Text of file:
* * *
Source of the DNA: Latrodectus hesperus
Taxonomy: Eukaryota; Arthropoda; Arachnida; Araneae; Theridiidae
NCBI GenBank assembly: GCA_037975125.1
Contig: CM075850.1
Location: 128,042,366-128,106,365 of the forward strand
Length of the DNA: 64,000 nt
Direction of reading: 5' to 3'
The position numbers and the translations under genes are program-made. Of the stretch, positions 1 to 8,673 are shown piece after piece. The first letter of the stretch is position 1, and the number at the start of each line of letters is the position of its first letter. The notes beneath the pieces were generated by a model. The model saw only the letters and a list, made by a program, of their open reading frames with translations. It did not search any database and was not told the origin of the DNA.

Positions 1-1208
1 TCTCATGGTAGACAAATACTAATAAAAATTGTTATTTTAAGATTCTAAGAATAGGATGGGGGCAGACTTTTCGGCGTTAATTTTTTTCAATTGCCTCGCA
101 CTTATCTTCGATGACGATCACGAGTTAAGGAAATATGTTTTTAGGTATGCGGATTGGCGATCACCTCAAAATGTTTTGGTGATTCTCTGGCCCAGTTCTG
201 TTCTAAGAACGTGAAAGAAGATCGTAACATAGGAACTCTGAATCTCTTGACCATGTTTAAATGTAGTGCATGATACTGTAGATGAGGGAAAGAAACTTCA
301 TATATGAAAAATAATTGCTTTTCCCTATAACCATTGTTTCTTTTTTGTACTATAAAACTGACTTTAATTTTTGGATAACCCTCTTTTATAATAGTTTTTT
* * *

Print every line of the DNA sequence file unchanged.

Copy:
Source of the DNA: Latrodectus hesperus
Taxonomy: Eukaryota; Arthropoda; Arachnida; Araneae; Theridiidae
NCBI GenBank assembly: GCA_037975125.1
Contig: CM075850.1
Location: 128,042,366-128,106,365 of the forward strand
Length of the DNA: 64,000 nt
Direction of reading: 5' to 3'
The position numbers and the translations under genes are program-made. Of the stretch, positions 1 to 8,673 are shown piece after piece. The first letter of the stretch is position 1, and the number at the start of each line of letters is the position of its first letter. The notes beneath the pieces were generated by a model. The model saw only the letters and a list, made by a program, of their open reading frames with translations. It did not search any database and was not told the origin of the DNA.

Positions 1-1208
1 TCTCATGGTAGACAAATACTAATAAAAATTGTTATTTTAAGATTCTAAGAATAGGATGGGGGCAGACTTTTCGGCGTTAATTTTTTTCAATTGCCTCGCA
101 CTTATCTTCGATGACGATCACGAGTTAAGGAAATATGTTTTTAGGTATGCGGATTGGCGATCACCTCAAAATGTTTTGGTGATTCTCTGGCCCAGTTCTG
201 TTCTAAGAACGTGAAAGAAGATCGTAACATAGGAACTCTGAATCTCTTGACCATGTTTAAATGTAGTGCATGATACTGTAGATGAGGGAAAGAAACTTCA
301 TATATGAAAAATAATTGCTTTTCCCTATAACCATTGTTTCTTTTTTGTACTATAAAACTGACTTTAATTTTTGGATAACCCTCTTTTATAATAGTTTTTT